Kubernetes Universal Declarative Operator (KUDO) provides a declarative approach to building production-grade Kubernetes Operators covering the entire application life cycle.
The Cloud Native Computing Foundation (CNCF) has made the KUDO management toolkit, created by D2iQ, a sandbox-level project. –D2iQ July 2020
If you find yourself needing to manage specialized services and solution sets on Kubernetes, writing an Operator often provides controllers to manage these complexities. An Operator contains imperative management logic that reacts to declarative requests and Kubernetes events. There are a variety of projects that offer you frameworks for writing Operators. KUDO is a prominent solution for writing Operators, and this scenario teaches you how to use it.
KUDO is an open source Apache 2.0 project governed by the good people at D2IQ, among others. KUDO is a much easier way to write an Operator because it embraces a declarative form over imperative Go-based coding.
In this scenario, you will hand craft an Operator, create an Operator repository, and run the Operator to coordinate with your Kubernetes cluster.
In this scenario you will learn how to:
- Install the KUDO plugin into kubectl
- Generate an Operator
- Configure Operator logic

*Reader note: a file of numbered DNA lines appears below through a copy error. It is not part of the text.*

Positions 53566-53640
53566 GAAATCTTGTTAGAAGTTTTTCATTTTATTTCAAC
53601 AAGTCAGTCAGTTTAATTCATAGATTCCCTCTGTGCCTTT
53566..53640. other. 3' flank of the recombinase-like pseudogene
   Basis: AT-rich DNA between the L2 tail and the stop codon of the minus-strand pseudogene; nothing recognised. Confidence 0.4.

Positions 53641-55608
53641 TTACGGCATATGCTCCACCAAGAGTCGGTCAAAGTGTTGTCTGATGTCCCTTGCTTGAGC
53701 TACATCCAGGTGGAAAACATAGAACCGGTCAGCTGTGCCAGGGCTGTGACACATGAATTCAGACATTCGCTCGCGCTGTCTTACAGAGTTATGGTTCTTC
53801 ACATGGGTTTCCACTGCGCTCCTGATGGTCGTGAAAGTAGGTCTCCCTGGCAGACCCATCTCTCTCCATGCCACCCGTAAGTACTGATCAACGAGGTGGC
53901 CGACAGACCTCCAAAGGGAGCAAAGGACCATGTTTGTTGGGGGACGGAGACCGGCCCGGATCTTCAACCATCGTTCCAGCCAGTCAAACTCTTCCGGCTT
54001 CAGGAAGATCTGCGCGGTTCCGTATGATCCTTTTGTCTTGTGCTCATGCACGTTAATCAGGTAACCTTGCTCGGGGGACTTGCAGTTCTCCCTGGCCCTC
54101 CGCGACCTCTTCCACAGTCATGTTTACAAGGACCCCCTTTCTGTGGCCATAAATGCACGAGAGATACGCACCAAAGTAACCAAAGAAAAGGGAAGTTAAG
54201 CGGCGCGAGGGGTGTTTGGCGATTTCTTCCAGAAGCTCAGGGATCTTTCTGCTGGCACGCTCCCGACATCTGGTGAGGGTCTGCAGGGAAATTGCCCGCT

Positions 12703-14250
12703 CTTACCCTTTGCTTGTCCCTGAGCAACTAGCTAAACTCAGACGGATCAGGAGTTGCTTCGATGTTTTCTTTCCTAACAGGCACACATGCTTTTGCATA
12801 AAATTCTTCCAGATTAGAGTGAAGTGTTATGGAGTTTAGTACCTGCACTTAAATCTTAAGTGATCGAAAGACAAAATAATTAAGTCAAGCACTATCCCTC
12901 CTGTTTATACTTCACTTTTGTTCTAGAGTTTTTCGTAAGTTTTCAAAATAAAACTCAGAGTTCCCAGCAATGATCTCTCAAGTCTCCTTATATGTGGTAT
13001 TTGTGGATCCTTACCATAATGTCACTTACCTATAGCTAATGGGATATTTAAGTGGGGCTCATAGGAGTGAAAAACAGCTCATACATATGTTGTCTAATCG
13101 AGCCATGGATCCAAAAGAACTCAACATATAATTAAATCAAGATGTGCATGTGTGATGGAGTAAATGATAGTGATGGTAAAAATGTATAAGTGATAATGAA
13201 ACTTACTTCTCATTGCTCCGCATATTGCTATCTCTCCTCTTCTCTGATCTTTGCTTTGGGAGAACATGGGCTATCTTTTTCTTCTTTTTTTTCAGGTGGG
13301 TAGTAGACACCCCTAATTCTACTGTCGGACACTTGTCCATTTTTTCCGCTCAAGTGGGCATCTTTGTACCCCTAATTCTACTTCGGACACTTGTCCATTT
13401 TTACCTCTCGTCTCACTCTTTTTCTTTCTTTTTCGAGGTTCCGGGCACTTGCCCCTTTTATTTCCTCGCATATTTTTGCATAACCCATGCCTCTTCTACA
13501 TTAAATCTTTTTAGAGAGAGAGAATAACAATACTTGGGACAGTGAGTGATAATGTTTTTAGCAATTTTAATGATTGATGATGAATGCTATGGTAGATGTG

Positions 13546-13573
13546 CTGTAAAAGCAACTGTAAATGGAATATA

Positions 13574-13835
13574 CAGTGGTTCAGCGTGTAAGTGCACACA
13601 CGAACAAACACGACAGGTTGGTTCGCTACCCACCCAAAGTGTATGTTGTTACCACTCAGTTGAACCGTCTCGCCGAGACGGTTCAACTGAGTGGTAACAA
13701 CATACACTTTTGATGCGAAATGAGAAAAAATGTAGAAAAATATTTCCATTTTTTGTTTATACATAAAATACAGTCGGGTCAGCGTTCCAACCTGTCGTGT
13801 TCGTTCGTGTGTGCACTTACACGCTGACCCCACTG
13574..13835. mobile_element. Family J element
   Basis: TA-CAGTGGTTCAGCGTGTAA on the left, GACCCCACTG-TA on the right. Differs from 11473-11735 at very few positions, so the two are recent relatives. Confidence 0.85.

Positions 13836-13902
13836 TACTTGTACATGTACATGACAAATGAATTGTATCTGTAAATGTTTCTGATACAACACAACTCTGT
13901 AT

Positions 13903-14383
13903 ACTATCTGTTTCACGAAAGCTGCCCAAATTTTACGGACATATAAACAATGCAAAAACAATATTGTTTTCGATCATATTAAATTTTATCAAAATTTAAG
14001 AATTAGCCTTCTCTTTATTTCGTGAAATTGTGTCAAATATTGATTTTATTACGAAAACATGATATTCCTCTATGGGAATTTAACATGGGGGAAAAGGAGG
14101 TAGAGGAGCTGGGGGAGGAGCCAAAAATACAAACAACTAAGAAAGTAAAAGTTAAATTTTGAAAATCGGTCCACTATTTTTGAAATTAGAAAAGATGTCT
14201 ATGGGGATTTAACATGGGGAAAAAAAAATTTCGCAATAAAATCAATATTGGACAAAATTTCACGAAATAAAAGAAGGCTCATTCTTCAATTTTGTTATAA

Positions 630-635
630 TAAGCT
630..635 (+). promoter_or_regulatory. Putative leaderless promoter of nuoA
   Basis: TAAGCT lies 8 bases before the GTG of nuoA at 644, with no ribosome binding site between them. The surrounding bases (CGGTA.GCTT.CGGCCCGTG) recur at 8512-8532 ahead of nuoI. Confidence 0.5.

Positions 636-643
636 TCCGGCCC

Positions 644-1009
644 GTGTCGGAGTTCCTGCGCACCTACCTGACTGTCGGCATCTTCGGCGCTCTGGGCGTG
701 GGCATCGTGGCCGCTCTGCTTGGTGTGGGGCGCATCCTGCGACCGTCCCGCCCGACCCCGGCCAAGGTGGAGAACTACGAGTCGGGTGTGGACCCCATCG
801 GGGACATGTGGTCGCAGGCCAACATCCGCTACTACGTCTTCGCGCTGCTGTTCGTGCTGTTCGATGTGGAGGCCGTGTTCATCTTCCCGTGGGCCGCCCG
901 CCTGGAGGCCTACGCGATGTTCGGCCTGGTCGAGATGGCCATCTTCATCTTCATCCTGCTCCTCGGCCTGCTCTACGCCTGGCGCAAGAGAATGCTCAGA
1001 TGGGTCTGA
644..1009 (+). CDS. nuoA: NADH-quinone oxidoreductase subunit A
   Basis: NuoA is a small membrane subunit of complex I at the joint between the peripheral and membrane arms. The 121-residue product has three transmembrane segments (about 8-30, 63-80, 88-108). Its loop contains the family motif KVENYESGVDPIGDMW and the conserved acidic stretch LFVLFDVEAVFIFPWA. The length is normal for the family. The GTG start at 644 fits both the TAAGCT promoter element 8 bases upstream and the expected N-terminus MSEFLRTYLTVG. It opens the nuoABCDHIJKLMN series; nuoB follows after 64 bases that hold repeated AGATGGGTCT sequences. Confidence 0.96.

- Package and Server an Operator
Although this was a very simple Operator, you should now be familiar with the tooling and procedures needed to start developing real Operators to solve some of your more intricate software life cycle management challenges.
Using KUDO, you can deploy your applications, have the tools needed to operate them, and understand how they're behaving—all without a Ph.D. in Kubernetes.
KUDO lets you configure an Operator’s entire life cycle using a declarative spec, including things like backup/restore. You don’t have to write Go unless you want to.
With these steps you have learned:
- ✔ How to install the KUDO plugin into kubectl
- ✔ How to generate an Operator
- ✔ How to configure Operator logic
- ✔ How to package and Server an Operator
Special Thank You
- KUDO Project
- KUDO Development Community
- Operator pattern
- Custom Resource Definitions (CRDs)
- Extend kubectl with plugins
- Community-supported plugins
- The Kubernetes API
Develop an Operator with KUDO
Your Kubernetes Cluster
For this scenario, Katacoda has started a fresh Kubernetes cluster. Verify it's ready for your use:
kubectl version --short && \
kubectl get componentstatus && \
kubectl get nodes && \
The Helm package manager used for installing applications on Kubernetes is also available:
helm version --short
You can administer your cluster with the
kubectl CLI tool or use the visual Kubernetes Dashboard. Use this script to access the protected Dashboard: